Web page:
Tom Hellebrand and Neal Shelton, two fans of the '60s family comedy, were trying to raise $35,000 for a statue of Knotts in Mount Airy, model for the fictional town of Mayberry.
Paramount/CBS, which owns the rights to the series and its characters, initially granted permission for the statue. The company said last week it didn't have the authority to do so. Network lawyers said the Knotts estate doesn't want the statue built.
Shelton and Hellebrand say other Knotts fans have been encouraging them to move forward with the project, including organizing a letter-writing campaign to his survivors.
Hellebrand says he just wants to move on. He and Shelton are auctioning off a replica of a Mayberry squad car so they can refund $8,000 in donations used to pay a nonrefundable deposit for the statue.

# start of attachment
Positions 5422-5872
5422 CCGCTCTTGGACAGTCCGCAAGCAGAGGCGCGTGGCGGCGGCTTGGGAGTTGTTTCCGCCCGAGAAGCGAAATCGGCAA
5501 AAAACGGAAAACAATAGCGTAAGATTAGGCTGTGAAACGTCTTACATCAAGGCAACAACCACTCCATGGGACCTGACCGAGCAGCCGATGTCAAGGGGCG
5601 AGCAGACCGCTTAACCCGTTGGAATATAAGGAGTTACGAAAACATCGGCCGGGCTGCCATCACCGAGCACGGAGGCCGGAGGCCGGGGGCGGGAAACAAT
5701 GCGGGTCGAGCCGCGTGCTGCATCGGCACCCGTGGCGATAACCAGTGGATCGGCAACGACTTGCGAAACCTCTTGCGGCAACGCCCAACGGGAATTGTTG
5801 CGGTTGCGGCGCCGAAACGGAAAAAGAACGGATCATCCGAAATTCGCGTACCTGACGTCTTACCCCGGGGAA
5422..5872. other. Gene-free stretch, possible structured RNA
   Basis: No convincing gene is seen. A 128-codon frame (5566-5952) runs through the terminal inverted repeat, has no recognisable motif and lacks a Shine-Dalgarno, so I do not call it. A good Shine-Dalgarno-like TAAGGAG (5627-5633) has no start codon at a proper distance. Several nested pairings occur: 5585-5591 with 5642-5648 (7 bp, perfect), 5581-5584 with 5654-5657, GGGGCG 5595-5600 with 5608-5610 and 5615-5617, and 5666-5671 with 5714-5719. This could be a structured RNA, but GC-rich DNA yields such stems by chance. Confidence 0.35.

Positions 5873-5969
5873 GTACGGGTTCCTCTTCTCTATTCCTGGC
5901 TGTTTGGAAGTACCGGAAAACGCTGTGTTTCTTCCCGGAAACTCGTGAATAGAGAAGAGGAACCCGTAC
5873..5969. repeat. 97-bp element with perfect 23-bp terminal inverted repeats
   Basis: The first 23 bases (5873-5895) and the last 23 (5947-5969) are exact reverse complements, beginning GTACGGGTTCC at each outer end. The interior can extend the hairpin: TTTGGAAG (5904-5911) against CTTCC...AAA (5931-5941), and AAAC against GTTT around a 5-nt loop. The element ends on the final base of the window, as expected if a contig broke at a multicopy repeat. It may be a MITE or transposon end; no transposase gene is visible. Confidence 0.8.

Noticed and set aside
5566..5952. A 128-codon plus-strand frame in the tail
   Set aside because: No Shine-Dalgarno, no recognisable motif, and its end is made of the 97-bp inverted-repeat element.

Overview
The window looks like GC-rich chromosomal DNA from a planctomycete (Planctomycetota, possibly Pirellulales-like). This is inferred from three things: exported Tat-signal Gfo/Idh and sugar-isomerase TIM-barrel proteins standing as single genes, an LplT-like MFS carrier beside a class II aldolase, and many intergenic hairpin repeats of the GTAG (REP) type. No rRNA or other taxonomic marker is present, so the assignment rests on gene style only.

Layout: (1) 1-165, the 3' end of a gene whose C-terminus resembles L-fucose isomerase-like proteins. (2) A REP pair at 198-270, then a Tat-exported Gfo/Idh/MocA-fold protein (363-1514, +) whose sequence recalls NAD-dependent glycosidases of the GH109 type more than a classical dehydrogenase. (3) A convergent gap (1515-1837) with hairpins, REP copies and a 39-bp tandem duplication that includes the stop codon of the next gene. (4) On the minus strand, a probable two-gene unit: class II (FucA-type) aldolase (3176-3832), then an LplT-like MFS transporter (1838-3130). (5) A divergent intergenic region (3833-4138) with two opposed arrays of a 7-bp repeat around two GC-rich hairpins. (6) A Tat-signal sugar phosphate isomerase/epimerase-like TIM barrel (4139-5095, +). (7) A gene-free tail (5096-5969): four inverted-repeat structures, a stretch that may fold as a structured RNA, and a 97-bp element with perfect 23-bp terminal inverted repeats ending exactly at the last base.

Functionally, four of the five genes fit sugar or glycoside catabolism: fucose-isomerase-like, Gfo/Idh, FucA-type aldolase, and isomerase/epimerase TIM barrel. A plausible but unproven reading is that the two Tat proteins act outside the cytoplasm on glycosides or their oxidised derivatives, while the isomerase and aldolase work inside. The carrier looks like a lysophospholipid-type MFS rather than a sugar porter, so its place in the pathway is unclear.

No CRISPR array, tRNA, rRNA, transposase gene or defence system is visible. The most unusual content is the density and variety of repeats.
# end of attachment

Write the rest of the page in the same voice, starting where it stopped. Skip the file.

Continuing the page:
"It's been emotional," Hellebrand says. "It brings back all the happy thoughts about why I moved to Mount Airy. I moved to Mount Airy to enjoy `The Andy Griffith Show' and fans.
"I'd like to get it behind me and move on. This is a hard thing to get behind you. You work so hard to do something like this, to honor a man like Don Knotts and to have the rug pulled out from under you is just devastating."
Mount Airy — Griffith's hometown — has a statue of the actor in character as Sheriff Andy Taylor walking with his son, Opie, played by Ron Howard.
"Is there not anything that can be done to appeal to the people who own these rights to impress on them that the Andy Griffith and Opie statues are not complete without Barney?" wrote Janie Faulkner of Franklinton.
"My son grew up with `The Andy Griffith Show' and is now 42 and watches the reruns every time they're aired. Barney was his favorite character."